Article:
I’ve never been a shopper; it’s simply not in my dna. There is a story that was told often in my family, about a day when my great aunt took me shopping to a Woolworths, the old five and dime chain store, and told me to buy anything I wanted – it was my 5th birthday. I protested over and over, saying I didn’t want anything, didn’t need anything, that I was uncomfortable looking around and feeling pressure that I had to buy something. But my aunt persisted. I eventually, because she kept insisting, wandered around the store and picked out a little Santa Claus mug, because my birthday was about a month before Christmas, and some of the merchandise was already out in the store. My great aunt was horrified that this was the only thing I wanted, urging me to pick something else. I refused — and I didn’t even want the mug. End result: we left the store with my little Santa mug, and my aunt was not satisfied. The story continues that on my younger sister’s birthday, the same aunt took my sister to the same store, and said the same thing, “Pick anything you want.”
My sister asked, “Can I get a wagon?”
“Of course!” our aunt answered.
So my sister got the wagon and proceeded to go up and down all the aisles filling it, until it was piled so high that nothing more would fit. The sense in my family, as they repeated this story, was that my sister knew how to do it right. No matter how many times I heard this story, and was the butt of their jokes, I never felt that I was wrong. This story is not only good at illustrating the difference between two sisters — but it is a story illustrative of my consumerist family, and of the culture in which we live. The fact that this sort of mad ecstatic shopping lunacy is what is considered normal in the U.S. is something that has always baffled me – the decades we’ve spent traveling to the mall as if we’re going on pilgrimmage – there is nothing about that which has ever made sense to me.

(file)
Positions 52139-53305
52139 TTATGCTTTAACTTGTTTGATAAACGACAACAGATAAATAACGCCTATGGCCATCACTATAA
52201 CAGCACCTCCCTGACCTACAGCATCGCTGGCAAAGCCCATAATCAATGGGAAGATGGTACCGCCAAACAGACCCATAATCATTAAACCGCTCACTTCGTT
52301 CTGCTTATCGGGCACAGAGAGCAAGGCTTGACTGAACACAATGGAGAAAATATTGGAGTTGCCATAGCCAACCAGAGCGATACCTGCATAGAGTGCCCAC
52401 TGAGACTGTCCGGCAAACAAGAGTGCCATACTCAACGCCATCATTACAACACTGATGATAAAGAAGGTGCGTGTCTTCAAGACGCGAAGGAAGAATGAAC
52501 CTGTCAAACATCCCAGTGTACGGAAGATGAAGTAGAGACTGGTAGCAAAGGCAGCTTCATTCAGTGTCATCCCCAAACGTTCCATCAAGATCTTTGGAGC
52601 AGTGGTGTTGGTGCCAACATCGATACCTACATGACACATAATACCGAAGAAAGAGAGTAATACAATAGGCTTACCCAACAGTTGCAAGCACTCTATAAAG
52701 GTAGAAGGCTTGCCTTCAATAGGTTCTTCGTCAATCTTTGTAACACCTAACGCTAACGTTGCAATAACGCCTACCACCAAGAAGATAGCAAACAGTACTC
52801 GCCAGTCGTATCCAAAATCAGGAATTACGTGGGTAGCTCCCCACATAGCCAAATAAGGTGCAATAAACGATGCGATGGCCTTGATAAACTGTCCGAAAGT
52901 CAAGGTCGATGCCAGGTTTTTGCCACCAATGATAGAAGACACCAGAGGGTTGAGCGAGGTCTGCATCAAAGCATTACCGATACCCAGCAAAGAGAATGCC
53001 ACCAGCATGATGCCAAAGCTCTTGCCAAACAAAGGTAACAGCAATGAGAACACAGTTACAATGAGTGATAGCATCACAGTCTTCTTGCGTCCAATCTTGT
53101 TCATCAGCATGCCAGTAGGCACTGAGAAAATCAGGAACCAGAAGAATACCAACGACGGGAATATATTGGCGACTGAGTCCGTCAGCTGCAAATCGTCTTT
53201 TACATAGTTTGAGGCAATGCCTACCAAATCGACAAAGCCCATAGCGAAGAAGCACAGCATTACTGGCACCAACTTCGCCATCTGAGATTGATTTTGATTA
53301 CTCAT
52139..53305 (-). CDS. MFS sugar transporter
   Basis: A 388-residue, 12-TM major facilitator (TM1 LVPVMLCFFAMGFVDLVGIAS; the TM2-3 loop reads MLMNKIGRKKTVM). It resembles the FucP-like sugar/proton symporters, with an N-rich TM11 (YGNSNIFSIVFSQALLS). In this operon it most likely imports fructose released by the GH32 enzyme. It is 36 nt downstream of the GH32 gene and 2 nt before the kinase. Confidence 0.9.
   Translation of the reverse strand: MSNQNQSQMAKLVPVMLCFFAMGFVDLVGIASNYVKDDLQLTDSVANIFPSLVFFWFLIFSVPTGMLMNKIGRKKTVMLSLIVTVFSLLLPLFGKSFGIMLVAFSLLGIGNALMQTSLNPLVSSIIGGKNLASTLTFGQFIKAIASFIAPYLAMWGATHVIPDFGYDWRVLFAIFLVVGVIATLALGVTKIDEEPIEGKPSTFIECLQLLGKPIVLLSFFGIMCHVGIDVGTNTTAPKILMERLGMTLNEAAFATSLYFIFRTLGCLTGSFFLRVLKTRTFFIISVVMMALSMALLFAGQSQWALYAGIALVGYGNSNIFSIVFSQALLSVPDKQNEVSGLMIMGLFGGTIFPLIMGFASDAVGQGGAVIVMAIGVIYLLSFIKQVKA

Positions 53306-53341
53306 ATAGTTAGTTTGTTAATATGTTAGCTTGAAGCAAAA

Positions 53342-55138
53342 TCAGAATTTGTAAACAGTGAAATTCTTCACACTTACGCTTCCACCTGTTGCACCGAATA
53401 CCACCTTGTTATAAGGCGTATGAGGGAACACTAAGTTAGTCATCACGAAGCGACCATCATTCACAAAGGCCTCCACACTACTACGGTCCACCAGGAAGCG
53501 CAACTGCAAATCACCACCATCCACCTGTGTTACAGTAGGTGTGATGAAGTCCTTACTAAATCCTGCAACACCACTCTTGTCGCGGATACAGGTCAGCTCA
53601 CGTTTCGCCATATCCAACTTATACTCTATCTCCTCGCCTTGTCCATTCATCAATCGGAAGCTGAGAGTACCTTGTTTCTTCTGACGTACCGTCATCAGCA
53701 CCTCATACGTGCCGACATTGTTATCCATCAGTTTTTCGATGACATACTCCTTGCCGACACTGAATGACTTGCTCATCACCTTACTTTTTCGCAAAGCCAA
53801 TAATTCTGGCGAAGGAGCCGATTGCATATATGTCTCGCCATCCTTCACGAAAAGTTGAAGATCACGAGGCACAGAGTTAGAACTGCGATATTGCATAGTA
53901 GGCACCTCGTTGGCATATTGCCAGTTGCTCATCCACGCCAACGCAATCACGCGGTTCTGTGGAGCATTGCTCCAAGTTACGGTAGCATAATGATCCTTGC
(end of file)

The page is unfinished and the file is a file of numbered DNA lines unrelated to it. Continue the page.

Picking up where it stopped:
I hate shopping. I don’t like malls. I don’t like buying things that aren’t absolutely necessary. I don’t understand why people find it so hard to break the shopping habit. Maybe to another’s mind, I live too simply – many of my clothes are 30 years old – big old sweatshirts, sweaters, etc. Why do I need more? When they wear thin, if I can mend them, I do. If not, then I simply thank the clothing for the many years of service — and find a way to turn it into a cleaning rag, or something else useful.
I own furniture that is really good — solid wood furniture that will last many lifetimes beyond my own. So why buy new furniture? Why redecorate? The same thing is true with kitchenware, with cars, etc. I have cookware that I have owned since I set up my own apartment when I was 17. I have a car that is over 15 years old. I don’t see any reason not to keep it.
I just don’t understand how, as a culture, we run ourselves into this ridiculous situation where credit cards are holding us captive – we are struggling against debt, yet keep incurring it. We just passed another Black Friday and, as usual, people were acting like animals, lining up at doors of stores that opened at 6 am, trampling each other to shop. What does this add to the quality of life?